“It was a pretty forbidding house to begin with, and Charlie’s grandmother was pathologically mean, so the curtains were indestructible — even the clothes moths turned their nose up at the curtains — and they would never quite meet in the middle,” she says. “We had to drag the house kicking and screaming into the 20th century.”
It was a happy childhood in rural Dorset, as much as nominative determinism, that pointed Tree towards a career as a travel and nature writer, and ecologist. “I was very rebellious when I was younger and I set up a pagan alternative with my friend, at [convent school]. We had a den in the woods where we used to dress up in robes and worship deer antlers and things,” she laughs. While her upbringing was the epitome of aristocratic privilege — her grandparents included the great American tastemaker Nancy Lancaster and the 10th Duke of Devonshire — Tree was always aware she had been adopted as a baby.
I ask how her life might have been different had she remained with her birth mother (whom Tree met before her early death in 2002), but it’s a question she doesn’t quite answer. “There’s a funny sense of objectivity, I think, if you’re adopted because you grow up sort of knowing your life has spun on a sixpence and you’ve ended up on a trajectory that’s completely different to what it could have been. I think it gives you a sense of fate, you can’t square it otherwise . . .” she says. “I’m not describing it very well.”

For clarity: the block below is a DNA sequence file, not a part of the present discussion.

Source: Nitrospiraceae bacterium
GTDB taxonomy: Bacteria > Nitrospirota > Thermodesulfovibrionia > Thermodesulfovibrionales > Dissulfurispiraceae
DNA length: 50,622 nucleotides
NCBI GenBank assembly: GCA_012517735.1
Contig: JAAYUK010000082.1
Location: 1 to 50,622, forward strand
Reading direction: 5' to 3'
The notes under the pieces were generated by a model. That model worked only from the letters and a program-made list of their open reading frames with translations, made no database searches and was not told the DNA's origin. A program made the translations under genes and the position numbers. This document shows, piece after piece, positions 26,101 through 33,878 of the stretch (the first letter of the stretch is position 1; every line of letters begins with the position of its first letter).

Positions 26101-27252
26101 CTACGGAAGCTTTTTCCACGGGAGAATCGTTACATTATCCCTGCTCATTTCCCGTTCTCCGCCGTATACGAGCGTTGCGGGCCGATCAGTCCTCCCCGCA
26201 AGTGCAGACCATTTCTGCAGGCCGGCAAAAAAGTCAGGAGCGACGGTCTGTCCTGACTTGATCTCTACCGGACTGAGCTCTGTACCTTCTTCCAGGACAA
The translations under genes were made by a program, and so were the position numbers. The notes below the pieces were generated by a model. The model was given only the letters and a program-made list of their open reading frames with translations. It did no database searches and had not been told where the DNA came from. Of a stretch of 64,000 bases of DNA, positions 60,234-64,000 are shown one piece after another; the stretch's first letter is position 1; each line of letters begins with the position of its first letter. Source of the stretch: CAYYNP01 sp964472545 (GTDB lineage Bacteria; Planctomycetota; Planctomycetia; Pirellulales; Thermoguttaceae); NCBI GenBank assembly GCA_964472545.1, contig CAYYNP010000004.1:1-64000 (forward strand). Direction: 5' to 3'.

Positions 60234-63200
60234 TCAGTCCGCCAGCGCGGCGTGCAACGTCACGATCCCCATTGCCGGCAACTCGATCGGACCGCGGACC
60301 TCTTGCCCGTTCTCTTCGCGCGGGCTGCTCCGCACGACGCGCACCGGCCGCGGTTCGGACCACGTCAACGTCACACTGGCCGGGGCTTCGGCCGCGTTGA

There is a natural pause with the arrival of our colourful main courses: lemon gnocchi, with bright green pea shoots and a stuffed tempura courgette flower for me, and Tree’s sea bass, with its vivid accompaniment of scallops, beetroot and watermelon.
We circle back to the issue of food, and some of the most frequent criticisms of rewilding: that by taking large swaths of land out of cultivation it threatens both food security and rural heritage. In Wilding, Tree highlights the enormous problem of food waste, and the fact that many farmers “like ourselves” have been driven out of business because of falling commodity prices as a result of subsidies and overproduction.
As for the cultural question, “actually, what you’re seeing in Europe is that it reinvigorates those villages that are being abandoned”, she says, citing Faia Brava, a community-led rewilding project in Portugal. “We’ve got to think in terms of novel ecosystems and how we can weave our history into a viable future.”